LINGUAFORM PHILOSOPHY AND WHY LANGUAGE IS SUPPOSEDLY NECESSARY FOR THOUGHT
My friend Matt Bush when criticising analytic metaphysics plausibly accuses a lot of them of being too deeply wedded to interpreting reality in terms of language. Matt’s criticisms are in my view entirely to the point. Since the birth of analytic philosophy the analysis of language as a way of understanding philosophical problems has been a central foundation. Philosophers like Frege and Russell by constructing artificial languages to help them speak more accurately about the foundations of mathematics set the ball rolling with analytic philosophy’s obsession with language. Wittgenstein in his ‘Tractatus’ using the insights of Russell and Frege tried to construct a theory of meaning for language which he used to demarcate between statements with sense and nonsensical statements. His later ‘Philosophical Investigations’ took the facts of ordinary language more seriously and focused more on the conditions of sensible use of language as opposed to the more abstract logical view of language set out in his ‘Tractatus’. Nonetheless, in both the earlier and later phase of his philosophical development Wittgenstein thought that an analysis of language was the way to solve philosophical problems. Non-naturalistic philosophers like Austin, Ryle and Hacker have followed him in this approach to philosophy.
I have discussed ordinary language philosophy in detail in other blogs so I will not go into it in this blog. More naturalistic inclined philosophers have followed Frege, Russell and Wittgenstein in making language central to philosophy. They have used language as ways of trying to solve philosophical issues in both ontology and epistemology. Matt has criticised non-naturalistic analytic metaphysicians attempts to understand metaphysics through linguistic analysis. I share his misgivings when it comes to analytic metaphysics, though that will not be my focus here, I will instead focus on a misplaced emphasis on language in naturalistic philosophy of mind. The emphasis on language which has been with analytic philosophy from the start I will argue has had a distorting influence on how naturalistic philosophers have thought about the mind.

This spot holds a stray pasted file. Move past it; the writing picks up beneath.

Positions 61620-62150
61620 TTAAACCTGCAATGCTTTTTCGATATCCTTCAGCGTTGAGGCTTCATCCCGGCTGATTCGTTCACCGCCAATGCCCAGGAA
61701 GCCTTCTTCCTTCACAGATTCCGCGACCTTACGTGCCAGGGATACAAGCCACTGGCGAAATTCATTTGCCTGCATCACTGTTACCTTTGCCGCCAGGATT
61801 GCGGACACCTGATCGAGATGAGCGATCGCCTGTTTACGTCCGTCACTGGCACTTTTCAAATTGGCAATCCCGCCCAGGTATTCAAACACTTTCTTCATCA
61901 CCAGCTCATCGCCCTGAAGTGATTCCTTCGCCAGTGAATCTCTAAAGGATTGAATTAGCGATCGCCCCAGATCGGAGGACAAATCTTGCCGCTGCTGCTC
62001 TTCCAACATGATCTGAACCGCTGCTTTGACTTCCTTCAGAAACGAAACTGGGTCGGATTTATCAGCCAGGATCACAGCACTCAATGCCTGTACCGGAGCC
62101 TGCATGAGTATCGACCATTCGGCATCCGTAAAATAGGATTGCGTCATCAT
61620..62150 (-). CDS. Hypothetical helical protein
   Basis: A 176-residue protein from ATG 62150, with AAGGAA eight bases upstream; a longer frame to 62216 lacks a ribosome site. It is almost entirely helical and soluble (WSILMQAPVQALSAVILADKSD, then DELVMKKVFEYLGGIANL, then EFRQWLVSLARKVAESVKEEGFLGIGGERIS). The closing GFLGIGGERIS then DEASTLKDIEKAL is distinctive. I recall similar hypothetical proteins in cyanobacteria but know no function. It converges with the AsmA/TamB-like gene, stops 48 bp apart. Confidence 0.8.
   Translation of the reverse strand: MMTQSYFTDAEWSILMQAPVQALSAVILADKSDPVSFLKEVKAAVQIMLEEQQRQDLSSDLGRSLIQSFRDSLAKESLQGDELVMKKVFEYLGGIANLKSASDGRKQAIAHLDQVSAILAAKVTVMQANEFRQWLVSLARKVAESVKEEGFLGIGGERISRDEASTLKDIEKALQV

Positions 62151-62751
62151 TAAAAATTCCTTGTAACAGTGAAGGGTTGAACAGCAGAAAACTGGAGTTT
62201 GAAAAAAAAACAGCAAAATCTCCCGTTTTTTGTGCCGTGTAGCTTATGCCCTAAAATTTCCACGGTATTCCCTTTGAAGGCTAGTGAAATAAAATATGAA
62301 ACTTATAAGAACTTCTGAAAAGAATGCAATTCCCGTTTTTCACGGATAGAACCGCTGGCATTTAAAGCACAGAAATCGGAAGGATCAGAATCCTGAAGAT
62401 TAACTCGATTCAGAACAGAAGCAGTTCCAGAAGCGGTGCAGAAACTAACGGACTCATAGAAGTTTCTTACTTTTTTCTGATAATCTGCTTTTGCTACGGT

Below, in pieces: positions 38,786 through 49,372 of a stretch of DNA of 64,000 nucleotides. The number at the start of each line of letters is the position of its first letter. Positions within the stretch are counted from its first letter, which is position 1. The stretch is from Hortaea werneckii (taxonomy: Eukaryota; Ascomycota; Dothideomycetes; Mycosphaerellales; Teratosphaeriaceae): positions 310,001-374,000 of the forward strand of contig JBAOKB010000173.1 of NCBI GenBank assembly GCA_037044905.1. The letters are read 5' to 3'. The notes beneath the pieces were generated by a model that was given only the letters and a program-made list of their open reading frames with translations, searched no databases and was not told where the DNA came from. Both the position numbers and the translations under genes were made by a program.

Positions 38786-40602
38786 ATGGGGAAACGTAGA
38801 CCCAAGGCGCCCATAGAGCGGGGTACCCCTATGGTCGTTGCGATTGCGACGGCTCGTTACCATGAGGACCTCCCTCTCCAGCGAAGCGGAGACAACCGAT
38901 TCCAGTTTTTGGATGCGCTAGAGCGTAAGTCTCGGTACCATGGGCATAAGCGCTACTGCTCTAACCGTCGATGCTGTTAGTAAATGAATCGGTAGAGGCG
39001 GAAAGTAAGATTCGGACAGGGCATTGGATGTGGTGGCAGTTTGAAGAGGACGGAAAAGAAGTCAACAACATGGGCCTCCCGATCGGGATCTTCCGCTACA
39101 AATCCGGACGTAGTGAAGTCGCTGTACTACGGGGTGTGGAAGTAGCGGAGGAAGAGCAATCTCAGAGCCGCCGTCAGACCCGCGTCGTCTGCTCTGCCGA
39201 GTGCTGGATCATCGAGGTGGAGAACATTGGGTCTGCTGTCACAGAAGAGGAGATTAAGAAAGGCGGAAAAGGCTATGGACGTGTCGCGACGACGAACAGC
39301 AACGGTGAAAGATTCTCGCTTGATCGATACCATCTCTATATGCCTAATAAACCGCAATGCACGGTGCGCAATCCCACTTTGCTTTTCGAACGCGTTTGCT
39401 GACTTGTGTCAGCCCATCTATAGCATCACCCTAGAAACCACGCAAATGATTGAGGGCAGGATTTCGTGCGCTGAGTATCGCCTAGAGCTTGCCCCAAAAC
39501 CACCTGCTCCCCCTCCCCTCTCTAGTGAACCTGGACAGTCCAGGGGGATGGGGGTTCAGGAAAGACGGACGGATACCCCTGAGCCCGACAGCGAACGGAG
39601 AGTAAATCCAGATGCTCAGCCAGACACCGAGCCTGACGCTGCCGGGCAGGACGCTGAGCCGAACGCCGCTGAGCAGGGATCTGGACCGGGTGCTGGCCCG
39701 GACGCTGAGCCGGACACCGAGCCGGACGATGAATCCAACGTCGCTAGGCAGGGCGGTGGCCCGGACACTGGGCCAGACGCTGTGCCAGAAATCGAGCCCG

Before proceeding I should add that I think that the linguistic turn while excessive has lead to some real improvements in the way that philosophy is done. So my aim here is not to slate linguistic philosophy, merely to curb some of its excesses in the philosophy of the mind. In the second part of this blog I will argue that naturalistic analytic philosophers have vastly overestimated the degree to which cognition is tied to linguistic abilities. However prior to doing this I will firstly try to summarise the best arguments in favour of the view that thought requires language.
Contemporary(ish) philosophers who make language central to cognition such as Davidson, Dennett, Rorty, and Brandom have two primary influences Wilfrid Sellars and W.V. Quine. I will now try to outline some of the best arguments from the preceding six thinkers that language is central to thought.
In his 1956 ‘Empiricism and The Philosophy of Mind’, Sellars argued that if we want to interpret a creature to being a thinker we need to do so in terms of language. Here is Sellars on the topic:
“All awareness of sorts, resemblances, facts, etc., in short all awareness of abstract entities-indeed, all awareness even of particulars-is a linguistic affair. According to it, not even the awareness of such sorts, resemblances, and facts as pertain to immediate experience is presupposed by the process of acquiring the use of language” (Science, Perception, and Reality, p, 160)